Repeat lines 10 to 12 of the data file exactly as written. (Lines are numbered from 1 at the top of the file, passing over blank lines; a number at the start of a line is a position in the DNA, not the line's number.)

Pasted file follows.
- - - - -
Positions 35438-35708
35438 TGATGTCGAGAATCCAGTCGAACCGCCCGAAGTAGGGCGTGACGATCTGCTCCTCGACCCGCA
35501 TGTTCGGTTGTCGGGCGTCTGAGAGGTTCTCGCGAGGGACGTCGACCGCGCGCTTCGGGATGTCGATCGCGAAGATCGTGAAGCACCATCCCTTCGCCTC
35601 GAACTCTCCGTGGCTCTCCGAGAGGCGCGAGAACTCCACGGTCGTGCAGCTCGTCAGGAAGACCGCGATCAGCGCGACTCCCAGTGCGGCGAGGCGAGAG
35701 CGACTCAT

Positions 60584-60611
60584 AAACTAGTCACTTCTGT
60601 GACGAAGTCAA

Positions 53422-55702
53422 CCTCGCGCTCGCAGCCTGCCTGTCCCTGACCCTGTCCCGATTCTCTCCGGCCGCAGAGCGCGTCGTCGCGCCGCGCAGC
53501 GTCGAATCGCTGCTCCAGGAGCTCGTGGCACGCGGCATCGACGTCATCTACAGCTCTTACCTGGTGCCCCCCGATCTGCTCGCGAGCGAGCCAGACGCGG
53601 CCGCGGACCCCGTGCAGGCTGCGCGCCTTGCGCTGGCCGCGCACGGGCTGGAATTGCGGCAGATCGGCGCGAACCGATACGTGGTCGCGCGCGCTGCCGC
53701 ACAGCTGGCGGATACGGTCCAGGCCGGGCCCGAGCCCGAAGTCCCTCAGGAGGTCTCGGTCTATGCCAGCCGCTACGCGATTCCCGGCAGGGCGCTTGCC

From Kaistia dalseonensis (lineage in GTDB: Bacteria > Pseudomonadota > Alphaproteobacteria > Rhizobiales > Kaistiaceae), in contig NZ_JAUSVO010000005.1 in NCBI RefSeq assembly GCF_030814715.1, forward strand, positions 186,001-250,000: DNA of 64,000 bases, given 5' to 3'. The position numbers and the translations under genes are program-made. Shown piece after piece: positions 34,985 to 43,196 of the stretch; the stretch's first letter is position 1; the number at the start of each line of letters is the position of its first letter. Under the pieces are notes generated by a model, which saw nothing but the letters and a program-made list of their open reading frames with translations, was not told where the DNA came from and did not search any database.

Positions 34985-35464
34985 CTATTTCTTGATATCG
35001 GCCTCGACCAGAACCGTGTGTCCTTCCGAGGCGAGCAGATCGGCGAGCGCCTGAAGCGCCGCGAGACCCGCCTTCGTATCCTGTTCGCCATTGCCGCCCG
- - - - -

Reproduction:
53422 CCTCGCGCTCGCAGCCTGCCTGTCCCTGACCCTGTCCCGATTCTCTCCGGCCGCAGAGCGCGTCGTCGCGCCGCGCAGC
53501 GTCGAATCGCTGCTCCAGGAGCTCGTGGCACGCGGCATCGACGTCATCTACAGCTCTTACCTGGTGCCCCCCGATCTGCTCGCGAGCGAGCCAGACGCGG
53601 CCGCGGACCCCGTGCAGGCTGCGCGCCTTGCGCTGGCCGCGCACGGGCTGGAATTGCGGCAGATCGGCGCGAACCGATACGTGGTCGCGCGCGCTGCCGC